ART and the Human Blastocyst

Front Cover
David K. Gardner, Michelle Lane
Springer Science & Business Media, Jan 1, 2001 - Health & Fitness - 254 pages
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The continued debate regarding the stage at which the human embryo conceived in the laboratory should be placed in the mother, combined with recent developments in culture media formulations, have brought the role of the human blastocyst in ART back into the spotlight. ART and the Human Blastocyst presents the proceedings of the International Symposium on ART and the Human Blastocyst held from March 30- April 2, 2000 in Dana Point, California. This book brings to the forefront the main issues raised with the transfer of embryos at the blastocyst stage, including the reduction of high order multiple gestations and the role of the blastocyst culture and transfer in facilitating successful single embryo transfer. Sections include gamete quality and pregnancy outcome, physiology of the embryo, blastocyst development in culture, blastocyst transfer and fate, and implantation. More than 40 illustrations and 25 tables complement the text.
  

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Contents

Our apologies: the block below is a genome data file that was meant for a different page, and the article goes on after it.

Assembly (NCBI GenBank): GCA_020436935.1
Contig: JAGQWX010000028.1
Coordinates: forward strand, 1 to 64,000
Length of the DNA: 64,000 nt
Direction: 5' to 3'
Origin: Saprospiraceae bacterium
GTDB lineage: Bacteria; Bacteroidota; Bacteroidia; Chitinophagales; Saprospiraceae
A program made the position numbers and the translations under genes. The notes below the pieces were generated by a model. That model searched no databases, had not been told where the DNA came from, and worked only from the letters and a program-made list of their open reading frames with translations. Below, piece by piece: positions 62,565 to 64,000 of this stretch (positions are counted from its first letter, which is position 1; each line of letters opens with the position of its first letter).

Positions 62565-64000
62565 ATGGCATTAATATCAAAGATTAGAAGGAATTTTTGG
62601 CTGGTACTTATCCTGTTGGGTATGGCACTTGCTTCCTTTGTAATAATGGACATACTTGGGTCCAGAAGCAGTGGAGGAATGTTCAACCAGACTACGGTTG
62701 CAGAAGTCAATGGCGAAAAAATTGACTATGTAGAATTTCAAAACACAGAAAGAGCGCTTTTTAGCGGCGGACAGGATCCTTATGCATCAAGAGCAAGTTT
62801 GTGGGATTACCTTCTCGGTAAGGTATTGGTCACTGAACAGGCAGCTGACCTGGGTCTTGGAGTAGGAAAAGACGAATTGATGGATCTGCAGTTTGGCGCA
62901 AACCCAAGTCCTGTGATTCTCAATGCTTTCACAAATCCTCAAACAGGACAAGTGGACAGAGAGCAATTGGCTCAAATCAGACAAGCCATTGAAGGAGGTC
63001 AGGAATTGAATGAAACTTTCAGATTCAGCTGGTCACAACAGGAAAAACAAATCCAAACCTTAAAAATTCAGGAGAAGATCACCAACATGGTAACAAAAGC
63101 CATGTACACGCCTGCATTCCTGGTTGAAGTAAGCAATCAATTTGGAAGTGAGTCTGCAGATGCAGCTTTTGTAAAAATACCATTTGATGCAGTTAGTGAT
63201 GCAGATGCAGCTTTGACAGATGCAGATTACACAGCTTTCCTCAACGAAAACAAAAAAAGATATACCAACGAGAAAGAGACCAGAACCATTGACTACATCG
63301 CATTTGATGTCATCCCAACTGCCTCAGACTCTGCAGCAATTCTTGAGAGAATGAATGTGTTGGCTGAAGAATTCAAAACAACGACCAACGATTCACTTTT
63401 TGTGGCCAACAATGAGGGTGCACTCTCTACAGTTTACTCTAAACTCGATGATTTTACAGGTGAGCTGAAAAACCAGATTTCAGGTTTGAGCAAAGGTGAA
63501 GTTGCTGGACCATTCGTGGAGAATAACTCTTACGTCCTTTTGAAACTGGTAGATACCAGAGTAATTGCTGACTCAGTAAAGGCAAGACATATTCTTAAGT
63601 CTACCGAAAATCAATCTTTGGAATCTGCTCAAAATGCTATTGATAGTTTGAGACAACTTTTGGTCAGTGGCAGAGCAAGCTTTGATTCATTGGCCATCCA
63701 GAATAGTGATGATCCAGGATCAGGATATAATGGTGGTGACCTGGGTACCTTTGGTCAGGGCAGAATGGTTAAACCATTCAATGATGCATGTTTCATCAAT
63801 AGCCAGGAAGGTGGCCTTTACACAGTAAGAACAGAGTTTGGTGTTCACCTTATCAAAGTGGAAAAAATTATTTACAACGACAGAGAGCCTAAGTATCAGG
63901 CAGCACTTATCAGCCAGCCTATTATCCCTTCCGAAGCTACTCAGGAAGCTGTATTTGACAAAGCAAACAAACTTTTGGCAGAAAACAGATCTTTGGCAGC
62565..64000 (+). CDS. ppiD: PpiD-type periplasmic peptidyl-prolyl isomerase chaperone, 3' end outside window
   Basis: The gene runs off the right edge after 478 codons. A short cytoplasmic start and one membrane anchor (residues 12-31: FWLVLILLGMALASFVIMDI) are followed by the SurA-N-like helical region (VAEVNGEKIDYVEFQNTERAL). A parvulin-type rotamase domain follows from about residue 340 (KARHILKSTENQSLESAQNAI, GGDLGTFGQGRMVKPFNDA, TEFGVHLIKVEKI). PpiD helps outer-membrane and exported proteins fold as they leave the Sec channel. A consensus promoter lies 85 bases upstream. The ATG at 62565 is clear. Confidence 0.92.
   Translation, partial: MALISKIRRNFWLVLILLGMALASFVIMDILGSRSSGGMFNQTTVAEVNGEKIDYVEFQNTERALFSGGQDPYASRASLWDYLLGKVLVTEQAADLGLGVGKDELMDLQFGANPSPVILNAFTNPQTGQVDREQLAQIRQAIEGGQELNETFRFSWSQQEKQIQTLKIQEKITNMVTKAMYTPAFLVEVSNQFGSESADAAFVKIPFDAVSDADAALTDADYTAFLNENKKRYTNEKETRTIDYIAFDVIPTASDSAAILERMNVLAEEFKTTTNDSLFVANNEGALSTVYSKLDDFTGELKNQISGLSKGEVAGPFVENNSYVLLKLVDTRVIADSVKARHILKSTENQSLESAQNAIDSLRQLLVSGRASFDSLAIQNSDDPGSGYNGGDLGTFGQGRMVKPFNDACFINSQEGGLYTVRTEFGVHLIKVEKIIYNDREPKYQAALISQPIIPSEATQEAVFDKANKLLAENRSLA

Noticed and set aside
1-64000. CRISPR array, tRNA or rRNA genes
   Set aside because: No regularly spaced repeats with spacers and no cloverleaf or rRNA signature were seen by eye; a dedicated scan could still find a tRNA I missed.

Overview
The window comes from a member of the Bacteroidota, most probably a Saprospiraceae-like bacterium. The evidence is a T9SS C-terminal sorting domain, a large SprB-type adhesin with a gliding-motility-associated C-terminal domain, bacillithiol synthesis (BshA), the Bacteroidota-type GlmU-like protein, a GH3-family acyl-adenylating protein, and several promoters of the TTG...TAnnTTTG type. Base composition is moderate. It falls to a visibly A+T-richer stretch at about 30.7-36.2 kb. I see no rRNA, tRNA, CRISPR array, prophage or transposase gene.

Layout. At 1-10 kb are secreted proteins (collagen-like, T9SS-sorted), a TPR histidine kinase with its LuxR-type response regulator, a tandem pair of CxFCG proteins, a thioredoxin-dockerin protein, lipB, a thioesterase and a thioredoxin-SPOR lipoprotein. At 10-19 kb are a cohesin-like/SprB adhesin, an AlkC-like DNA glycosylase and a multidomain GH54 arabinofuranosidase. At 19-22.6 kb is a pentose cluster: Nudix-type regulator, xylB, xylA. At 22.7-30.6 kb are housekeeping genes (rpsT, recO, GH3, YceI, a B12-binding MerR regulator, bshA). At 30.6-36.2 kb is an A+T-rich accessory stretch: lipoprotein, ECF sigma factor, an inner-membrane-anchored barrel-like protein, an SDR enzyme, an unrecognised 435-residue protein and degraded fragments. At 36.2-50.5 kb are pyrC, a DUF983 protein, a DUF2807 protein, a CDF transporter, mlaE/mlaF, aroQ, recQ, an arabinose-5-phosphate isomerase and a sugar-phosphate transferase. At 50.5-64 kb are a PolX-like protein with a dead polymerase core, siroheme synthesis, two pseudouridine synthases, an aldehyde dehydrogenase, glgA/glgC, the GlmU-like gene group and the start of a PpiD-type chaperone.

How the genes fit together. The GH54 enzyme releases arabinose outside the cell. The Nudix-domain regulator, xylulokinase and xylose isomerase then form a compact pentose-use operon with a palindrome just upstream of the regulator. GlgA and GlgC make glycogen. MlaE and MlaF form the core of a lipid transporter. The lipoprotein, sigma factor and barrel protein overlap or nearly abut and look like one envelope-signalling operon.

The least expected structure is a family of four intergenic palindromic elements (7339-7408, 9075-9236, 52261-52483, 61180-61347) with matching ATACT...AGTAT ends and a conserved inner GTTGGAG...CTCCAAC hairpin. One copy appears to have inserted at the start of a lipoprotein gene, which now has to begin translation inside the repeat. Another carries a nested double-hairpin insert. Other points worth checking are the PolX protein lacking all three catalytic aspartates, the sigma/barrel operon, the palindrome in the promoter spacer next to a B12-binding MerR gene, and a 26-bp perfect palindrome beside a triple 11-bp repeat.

The Impact of HighOrder Multiple Pregnancies
3
Patient Stimulation and Effect on Outcomes
21
New Developments in Imaging and Hormonal Stimulation of the Ovaries
29
Paternal Effects on Fertilization Embryo Development and Pregnancy Outcome
38
The Cell Biology of Preimplantation Development
51
Metabolism of the Early Embryo Energy Production and Utilization
61
Blastomere Homeostasis
69
Cell Junctions and Cell Interactions in Animal and Human Blastocyst Development
91
Which Patients Should Have Blastocyst Transfer?
167
Embryo Transfer and Luteal Phase Support
184
Cryopreservation of Blastocysts
188
EmbryoMaternal Dialogue in the Apposition and Adhesion Phases of Human Implantation
199
Biomarkers and the Assessment of Uterine Receptivity
210
Endometrial Pinopodes Relevance for Human Blastocyst Implantation
227
The Future Toward Single Embryo Transfer
236
The Niche of the Blastocyst in Human ART
241

Blastocyst Development in Culture The Role of Macromolecules
105
Culture Systems and Blastocyst Development
118
Apoptosis in the Human Blastocyst Role of Survival Factors
144
Predictors of Viability of the Human Blastocyst
155

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About the author (2001)

David K. Gardner is Head of the Department of Zoology, University of Melbourne, Australia.

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